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Cure for Baldness Stalled Amid Legal Wrangling

A potential cure for baldness is tied up in a lawsuit in California. Histogen told Xconomy that even though the suit has not been resolved, it plans to release at the end of this month the results of a one-year follow up to an earlier study that showed hair growth in 85 percent of patients.

The drug, formerly called ReGenica but now named Hair Stimulating Complex, is:
... an injectable liquid product made by culturing cells from newborns and collecting growth factors, so-called wnt proteins, and other molecules that the cells secrete. In mice, wnt proteins are involved in triggering stem cells in the skin to form hair ...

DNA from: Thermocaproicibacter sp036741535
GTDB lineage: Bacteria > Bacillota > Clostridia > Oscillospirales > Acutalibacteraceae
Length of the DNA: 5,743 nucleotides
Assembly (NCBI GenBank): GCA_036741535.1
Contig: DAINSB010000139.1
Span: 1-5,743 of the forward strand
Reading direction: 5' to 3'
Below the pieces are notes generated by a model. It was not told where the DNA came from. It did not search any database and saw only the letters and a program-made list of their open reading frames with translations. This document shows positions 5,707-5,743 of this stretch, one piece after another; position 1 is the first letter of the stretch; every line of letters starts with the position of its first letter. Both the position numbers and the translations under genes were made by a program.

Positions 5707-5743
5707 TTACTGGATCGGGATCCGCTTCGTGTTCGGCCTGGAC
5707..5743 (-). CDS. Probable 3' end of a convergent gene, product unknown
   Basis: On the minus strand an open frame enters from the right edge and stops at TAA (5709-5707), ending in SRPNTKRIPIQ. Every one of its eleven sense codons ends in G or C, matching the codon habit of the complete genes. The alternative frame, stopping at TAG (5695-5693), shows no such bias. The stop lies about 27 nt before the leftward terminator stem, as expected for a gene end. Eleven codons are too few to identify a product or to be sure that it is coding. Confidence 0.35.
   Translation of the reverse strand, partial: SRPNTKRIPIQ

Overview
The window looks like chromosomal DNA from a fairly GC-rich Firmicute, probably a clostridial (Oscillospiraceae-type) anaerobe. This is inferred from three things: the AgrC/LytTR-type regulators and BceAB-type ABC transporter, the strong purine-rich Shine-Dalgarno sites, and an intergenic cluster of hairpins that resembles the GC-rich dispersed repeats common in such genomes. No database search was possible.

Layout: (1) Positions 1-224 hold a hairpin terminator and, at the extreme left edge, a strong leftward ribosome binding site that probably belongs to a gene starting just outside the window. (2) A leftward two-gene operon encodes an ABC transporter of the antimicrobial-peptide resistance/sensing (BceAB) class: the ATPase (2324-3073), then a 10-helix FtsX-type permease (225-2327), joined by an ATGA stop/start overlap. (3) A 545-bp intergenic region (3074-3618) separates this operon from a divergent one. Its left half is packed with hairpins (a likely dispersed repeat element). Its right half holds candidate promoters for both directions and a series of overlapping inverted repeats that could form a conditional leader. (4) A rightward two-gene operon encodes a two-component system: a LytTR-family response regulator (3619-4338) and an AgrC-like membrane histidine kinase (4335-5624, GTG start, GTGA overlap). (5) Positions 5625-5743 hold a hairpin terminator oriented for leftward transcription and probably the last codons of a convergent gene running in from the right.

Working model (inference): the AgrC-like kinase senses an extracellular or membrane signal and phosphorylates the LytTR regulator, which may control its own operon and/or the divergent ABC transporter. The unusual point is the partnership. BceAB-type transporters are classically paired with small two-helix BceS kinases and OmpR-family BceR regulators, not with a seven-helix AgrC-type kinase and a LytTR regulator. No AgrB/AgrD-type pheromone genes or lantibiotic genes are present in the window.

However, Histogen's entire future depends on a ruling from a South California federal judge. The company was sued by SkinMedica, claiming that Histogen CEO Gail Naughton is using SkinMedica's trade secrets. SkinMedica bought a drug called NouriCel from Advanced Tissue Sciences, the suit claims. Naughton was the founder of ATS. When she left the company to create Histogen she hired people who had trade secret knowledge of SkinMedica's newly acquired property, the suit alleges.

When the suit was filed, Histogen's investors panicked and pulled their funding. Xconomy:

The patent suit, which was filed a year ago by Carlsbad, CA-based SkinMedica, hit just as Histogen was preparing to report early results of its experimental treatment to stimulate hair regrowth among 24 men with male-pattern baldness.

... the prospect of costly litigation prompted a group of angel investors to withdraw their planned $2.4 million investment, and Histogen was forced to lay off all 36 employees.

You can read more details about the drug here and here.

If Histogen can find funding -- and if it prevails in court -- the company plans a larger trial of HSC in Singapore.

Image by Flickr user Mike Burns, CC.

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